Free: 10 Things the Best Law-Firm Website Designs Have in Common
For seven years, Lawyerist has published an annual list of the best law firm websites. Now, you can find out what they have in common.
Somewhere out there a social media consultant must be blogging about how important it is to have a Facebook page for your law firm, because “Follow my firm’s Facebook page!” updates seem to pop up in my feed every day or two. That consultant is a moron.
I’m sure there are law firms out there somewhere that are earning all kinds of media or pulling in tons of potential clients from its Facebook page, but that doesn’t mean everyone should do it.
Full Disclosure: My (Former) Law Firm Facebook Page
Before we go further, a confession. I had a Facebook page for my law firm until I finished writing this paragraph. I don’t know why I set it up, and I never told anyone about it. I think someone told me it might have some SEO value.
I actually did try to keep it active for a while, but nobody cared. Neither did I, apparently; I forgot about it until I was writing this article. The page had 23 likes from people who were either real-life friends or complete strangers from other countries. My law firm Facebook page didn’t benefit me in any way, so I just deleted it.
Nobody Really “Likes” Law Firms
The Facebook “like” is a tortured metaphor, but at a minimum, a like means that someone is at least mildly interested in something—your firm, in this case. And that’s the problem: it just isn’t true. People aren’t interested in a law firm. At best, they are interested in a particular lawyer, but normal people are about as interested in a law firm as they are interested in a proctology clinic, and for similar reasons.
Only two categories of people are likely to like your law firm’s Facebook page: (1) friends and family who already support you in everything you do (i.e., your mom); and (2) complete strangers, who are probably spammers or extremely bored teenagers. Neither benefits you in any meaningful way, because you are already connected to your friends and family on Facebook. Spammers and extremely bored teenagers are unlikely to become clients unless the bored teenagers decide to e-harass the spammers—but then you are a witness through your law firm Facebook page, so you can’t represent either one.
There is a third category: clients. Clients liking your Facebook page doesn’t benefit you, either. If you need Facebook to stay in touch with your clients and former clients, you’re doing it wrong.
When it comes to marketing, the only thing lawyers really have to market with is themselves. You can “brand” yourself (if you absolutely must call it that) by being a good lawyer, and by getting out and doing things with people (networking). A law firm Facebook page won’t help with that.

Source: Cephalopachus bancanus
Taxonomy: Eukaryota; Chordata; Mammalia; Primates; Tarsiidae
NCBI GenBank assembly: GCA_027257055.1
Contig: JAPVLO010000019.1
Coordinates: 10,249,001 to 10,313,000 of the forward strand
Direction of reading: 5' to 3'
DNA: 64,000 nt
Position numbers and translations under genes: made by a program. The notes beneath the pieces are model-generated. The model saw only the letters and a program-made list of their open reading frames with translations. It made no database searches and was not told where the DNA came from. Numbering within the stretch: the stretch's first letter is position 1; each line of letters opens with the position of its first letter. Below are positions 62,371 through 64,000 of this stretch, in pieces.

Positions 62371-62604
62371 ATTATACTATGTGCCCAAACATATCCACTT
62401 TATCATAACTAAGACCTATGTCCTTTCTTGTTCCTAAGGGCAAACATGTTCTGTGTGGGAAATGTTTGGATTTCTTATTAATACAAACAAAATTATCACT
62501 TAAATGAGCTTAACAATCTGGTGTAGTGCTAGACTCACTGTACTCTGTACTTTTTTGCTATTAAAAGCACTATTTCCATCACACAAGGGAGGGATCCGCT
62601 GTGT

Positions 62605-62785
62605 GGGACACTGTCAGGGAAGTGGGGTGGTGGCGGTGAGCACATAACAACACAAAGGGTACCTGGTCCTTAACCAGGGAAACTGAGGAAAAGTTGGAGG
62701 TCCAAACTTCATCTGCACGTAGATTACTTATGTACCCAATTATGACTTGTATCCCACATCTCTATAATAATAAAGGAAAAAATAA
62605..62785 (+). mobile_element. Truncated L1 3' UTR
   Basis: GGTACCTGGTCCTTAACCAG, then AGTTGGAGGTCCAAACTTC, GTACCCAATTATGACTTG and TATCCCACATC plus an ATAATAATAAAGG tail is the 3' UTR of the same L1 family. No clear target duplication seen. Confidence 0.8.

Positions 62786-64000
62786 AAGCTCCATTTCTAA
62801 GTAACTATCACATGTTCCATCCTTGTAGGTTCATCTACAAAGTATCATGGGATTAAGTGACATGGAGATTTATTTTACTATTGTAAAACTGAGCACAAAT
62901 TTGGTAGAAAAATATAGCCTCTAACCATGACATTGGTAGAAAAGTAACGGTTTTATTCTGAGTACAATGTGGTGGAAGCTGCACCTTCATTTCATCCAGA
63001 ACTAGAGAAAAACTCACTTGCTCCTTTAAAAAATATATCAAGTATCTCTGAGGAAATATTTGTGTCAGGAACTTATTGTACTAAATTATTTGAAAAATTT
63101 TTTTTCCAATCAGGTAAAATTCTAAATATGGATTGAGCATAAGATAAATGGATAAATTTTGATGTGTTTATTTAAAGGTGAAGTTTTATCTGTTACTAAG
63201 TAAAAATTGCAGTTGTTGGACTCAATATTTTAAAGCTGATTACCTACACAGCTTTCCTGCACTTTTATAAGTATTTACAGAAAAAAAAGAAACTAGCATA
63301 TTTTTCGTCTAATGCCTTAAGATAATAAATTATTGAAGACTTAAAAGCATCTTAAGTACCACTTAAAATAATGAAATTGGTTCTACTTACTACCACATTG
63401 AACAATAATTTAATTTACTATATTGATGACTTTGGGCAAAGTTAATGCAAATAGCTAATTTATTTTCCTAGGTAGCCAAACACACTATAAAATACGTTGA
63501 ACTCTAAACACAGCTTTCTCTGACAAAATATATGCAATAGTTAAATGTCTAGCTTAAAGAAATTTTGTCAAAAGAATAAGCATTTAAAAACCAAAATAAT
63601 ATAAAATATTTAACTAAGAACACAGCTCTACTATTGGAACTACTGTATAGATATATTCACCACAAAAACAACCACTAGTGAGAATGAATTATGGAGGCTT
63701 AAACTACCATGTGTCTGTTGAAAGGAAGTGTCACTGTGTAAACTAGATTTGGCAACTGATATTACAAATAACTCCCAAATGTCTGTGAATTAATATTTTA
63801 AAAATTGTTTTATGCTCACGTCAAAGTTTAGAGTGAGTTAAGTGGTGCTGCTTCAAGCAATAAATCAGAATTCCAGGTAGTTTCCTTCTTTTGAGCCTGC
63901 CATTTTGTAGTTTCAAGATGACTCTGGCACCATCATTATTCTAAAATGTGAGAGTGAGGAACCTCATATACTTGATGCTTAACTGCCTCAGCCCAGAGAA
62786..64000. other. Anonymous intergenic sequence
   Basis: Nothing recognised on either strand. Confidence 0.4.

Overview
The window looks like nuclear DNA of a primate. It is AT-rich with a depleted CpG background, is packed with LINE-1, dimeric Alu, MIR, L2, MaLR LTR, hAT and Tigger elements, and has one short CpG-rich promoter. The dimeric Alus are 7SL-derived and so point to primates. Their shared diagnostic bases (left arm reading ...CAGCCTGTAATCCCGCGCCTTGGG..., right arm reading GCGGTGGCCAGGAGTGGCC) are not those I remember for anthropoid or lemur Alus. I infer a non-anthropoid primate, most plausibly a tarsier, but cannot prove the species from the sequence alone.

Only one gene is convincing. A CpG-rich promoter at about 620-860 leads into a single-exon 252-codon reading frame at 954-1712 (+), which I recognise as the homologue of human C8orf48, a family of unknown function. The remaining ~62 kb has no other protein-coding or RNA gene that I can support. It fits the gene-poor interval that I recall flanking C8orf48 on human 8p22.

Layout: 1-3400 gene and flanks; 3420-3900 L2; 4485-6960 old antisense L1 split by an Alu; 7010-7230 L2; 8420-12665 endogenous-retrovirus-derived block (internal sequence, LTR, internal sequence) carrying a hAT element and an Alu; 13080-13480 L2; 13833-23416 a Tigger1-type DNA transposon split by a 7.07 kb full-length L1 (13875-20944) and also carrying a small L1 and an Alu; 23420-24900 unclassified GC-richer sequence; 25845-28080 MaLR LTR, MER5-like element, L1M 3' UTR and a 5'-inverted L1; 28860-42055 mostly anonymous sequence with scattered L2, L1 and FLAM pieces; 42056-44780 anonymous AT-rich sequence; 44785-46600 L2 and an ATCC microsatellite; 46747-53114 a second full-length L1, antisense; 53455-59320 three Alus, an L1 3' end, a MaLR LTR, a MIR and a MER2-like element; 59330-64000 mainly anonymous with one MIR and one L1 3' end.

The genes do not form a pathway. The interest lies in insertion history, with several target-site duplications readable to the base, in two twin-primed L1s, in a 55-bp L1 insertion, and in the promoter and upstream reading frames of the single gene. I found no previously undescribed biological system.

A Dead Page is Worse than No Page
Just as it a blog that hasn’t been updated in months is worse than no blog at all, a Facebook page with no updates is worse than a waste of space. It shows visitors that you jumped on the latest marketing trend, then forgot about it when you moved on to the next thing. It makes you look like a clueless marketing lemming. And if your marketing is haphazard, what must your lawyering be like? (I know, you are too busy lawyering to spend time on marketing. Good. Stop worrying about marketing and skip to the end of this post.)
A dead Facebook page does nothing. (I was going to start the next sentence “The point of a law firm Facebook pages is—” but then I realized that law firm Facebook pages have no point.) Social media gurus seem to think that a Facebook page can help you connect with your law firm’s network. Except that your law firm doesn’t have a network. People who want to read your articles will read them—if at all—when you post them to your own Facebook timeline, not when you post them to your law firm Facebook page.
Facebook Pages Are Actually Pretty Lame in General
How many Facebook pages do you actually visit in any given day? How many Facebook page updates do you notice in your news feed in any given day? How many do you actually click on? As far as I can tell, the highest and best use of a Facebook page is to say “I am interested in this thing.” For example, I clicked the Like button on the official Chunk fan page, because Chunk was clearly the best Goonie. I have never visited the page until just now. The owner of the page (Chunk himself, actually) last updated it in October 2010, so he apparently got bored with it, too.
The only time Facebook pages get interesting is when they are for political candidates, political causes, or entertaining musicians. Or fake political candidates or causes.
Law firms don’t even rate a mention on the scale.
Delete Your Law Firm Facebook Page
Just do it! If you’re worried about losing “followers,” post an update to your page asking everyone to like your status if they don’t want you to delete your law firm Facebook page. If you get 10 or fewer likes (do not count likes from family members, close friends, or strangers from other countries), delete your Facebook page.
Featured image: “severe businesswoman with thumb down” from Shutterstock.